Saint Paul's College, a historically black institution in Virginia founded in 1888, will close at the end of this month. While college officials did not respond to reports over the weekend of an imminent closure, the Associated Press reported that the Southern Association of Colleges and Schools confirmed that it had been formally notified by the college of plans to close. The college has been in danger of closure since SACS announced a year ago that it was stripping the college of accreditation, making its students ineligible for federal aid. There had been some hope that the college would be rescued by merging with Saint Augustine's College, a historically black college in North Carolina. Both institutions were Both founded by the Episcopal Church. But last month, Saint Augustine's announced that it did not consider that plan viable.
A new paper sponsored by several divestment advocacy groups and written by the Tellus Institute, a think tank that works on issues of sustainability, attempts to chart a course for institutions to follow in order to divest fossil fuel holdings from their endowments and overcome administrators' objections that divestment would be too costly and onerous. In the past few months, several university governing boards and endowments have become the target of a coordinated national campaign, which most wealthy institutions have so far resisted.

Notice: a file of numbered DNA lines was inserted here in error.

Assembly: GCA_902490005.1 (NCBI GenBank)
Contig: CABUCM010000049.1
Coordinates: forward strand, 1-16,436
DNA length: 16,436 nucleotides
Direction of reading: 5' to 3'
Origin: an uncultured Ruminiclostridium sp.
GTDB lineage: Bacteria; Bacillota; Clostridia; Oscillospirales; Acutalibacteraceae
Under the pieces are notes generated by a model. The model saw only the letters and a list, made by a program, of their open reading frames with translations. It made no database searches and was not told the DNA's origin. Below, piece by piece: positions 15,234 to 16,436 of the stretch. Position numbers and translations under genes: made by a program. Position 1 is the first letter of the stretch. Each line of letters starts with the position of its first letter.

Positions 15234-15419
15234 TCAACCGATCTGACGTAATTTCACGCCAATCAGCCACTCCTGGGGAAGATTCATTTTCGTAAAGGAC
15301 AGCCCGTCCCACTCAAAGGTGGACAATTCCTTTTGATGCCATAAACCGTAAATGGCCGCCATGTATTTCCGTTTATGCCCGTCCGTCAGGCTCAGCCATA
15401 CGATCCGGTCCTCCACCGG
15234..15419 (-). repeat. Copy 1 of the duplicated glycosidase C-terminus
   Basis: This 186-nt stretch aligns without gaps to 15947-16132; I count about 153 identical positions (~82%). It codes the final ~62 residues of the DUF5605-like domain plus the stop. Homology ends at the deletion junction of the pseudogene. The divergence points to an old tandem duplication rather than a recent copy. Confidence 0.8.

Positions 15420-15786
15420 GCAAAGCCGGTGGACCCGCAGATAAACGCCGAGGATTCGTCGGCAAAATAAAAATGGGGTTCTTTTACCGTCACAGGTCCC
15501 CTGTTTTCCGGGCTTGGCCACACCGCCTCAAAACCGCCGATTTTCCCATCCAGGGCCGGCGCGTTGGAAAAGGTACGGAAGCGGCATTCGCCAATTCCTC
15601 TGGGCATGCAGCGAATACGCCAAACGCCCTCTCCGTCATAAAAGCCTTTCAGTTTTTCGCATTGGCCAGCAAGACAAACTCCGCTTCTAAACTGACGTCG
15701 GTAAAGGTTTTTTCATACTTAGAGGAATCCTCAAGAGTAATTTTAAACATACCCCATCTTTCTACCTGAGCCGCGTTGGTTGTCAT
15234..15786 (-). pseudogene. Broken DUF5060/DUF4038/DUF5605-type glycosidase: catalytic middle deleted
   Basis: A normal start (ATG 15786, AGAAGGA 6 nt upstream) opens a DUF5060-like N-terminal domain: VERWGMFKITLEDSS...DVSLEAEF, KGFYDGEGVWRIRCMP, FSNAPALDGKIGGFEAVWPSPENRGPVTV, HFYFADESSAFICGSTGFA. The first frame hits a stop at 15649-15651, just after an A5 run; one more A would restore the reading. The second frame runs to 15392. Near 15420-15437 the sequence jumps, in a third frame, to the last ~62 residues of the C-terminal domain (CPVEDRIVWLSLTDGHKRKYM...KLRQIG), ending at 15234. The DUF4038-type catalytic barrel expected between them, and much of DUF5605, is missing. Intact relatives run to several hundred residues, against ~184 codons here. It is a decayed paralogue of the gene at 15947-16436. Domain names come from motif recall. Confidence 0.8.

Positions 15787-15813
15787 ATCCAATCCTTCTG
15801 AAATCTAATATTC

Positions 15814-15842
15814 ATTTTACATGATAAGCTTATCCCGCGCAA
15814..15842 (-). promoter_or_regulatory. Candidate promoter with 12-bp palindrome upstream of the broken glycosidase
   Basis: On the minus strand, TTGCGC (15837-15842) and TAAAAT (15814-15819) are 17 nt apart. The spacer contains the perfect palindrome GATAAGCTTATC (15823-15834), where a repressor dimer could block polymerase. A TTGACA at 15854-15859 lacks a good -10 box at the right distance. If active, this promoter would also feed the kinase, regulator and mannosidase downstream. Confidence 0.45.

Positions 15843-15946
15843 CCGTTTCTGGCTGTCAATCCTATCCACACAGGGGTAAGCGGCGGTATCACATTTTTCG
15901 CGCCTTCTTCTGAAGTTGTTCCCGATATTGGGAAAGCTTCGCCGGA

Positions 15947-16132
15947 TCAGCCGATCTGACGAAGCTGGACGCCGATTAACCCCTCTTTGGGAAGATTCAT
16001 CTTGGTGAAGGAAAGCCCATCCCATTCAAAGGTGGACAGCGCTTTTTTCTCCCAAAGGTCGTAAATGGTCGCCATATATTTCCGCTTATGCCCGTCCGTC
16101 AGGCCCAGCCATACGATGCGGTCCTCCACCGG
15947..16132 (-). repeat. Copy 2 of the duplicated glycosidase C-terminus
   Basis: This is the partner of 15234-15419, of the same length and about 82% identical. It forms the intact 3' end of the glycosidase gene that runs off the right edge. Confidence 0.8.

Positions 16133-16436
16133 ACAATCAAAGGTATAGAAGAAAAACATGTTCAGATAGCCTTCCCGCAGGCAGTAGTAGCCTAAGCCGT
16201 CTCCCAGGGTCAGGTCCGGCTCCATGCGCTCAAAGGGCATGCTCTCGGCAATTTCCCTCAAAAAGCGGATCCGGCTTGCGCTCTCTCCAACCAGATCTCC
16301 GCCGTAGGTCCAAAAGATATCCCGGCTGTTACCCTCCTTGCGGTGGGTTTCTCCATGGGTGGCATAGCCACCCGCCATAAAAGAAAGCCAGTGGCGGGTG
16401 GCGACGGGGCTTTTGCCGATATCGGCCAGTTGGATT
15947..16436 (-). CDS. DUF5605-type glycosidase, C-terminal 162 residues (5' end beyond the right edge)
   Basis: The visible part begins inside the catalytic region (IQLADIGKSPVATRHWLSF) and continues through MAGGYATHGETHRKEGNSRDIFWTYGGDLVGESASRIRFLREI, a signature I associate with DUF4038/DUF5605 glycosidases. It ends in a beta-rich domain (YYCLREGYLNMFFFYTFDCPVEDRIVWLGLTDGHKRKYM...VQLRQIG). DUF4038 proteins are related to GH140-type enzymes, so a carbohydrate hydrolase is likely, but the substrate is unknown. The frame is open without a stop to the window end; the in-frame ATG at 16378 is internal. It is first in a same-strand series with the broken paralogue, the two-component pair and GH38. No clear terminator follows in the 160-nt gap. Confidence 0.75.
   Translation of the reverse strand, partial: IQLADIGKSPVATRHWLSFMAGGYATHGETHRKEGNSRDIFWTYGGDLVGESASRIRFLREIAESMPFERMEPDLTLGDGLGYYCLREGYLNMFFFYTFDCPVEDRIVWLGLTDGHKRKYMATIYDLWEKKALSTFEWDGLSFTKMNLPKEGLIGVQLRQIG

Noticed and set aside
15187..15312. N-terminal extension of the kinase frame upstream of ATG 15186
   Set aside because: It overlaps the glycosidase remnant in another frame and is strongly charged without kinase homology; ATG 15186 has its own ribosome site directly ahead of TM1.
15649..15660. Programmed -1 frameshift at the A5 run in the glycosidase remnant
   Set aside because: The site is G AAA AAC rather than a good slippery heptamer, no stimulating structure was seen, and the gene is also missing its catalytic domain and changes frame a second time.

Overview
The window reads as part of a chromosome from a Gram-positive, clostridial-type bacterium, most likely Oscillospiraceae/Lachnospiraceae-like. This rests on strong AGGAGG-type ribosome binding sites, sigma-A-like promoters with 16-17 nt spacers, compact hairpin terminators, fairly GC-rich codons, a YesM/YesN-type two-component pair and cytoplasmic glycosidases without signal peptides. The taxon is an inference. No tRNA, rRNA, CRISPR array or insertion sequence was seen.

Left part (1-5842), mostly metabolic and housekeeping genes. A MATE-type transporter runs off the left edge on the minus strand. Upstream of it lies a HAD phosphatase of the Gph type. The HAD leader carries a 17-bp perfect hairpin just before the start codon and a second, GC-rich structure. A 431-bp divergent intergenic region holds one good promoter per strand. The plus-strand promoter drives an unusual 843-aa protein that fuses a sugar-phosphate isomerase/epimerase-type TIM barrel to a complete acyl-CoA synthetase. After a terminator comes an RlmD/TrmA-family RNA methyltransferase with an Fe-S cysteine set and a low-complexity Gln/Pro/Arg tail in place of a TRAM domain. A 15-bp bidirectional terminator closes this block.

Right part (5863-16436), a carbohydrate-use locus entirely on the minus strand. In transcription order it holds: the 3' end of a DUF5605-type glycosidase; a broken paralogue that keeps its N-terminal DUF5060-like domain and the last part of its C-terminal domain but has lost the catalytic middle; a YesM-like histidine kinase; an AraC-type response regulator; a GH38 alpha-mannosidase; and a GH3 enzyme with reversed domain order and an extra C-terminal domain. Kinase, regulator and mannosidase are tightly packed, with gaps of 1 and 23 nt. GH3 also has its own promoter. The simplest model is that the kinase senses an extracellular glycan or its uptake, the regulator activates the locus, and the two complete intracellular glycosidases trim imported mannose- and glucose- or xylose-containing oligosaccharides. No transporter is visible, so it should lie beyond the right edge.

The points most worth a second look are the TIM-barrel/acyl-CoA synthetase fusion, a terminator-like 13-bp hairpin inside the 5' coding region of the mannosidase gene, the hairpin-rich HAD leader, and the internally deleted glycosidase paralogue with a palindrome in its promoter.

In the paper, author Josh Humphreys, a fellow at the Tellus Institute, lays out a three-step path of freezing and divesting investments in coal companies, investing in renewable energy companies and "strategic reallocation across all asset classes in order to manage climate risk and embrace sustainable opportunities in a holistic way." The paper does not present any new calculations on the potential costs or benefits of divestment, instead relying on previous works, though it does express a belief that colleges that divest will likely see higher returns than institutions that continue to invest in fossil fuels.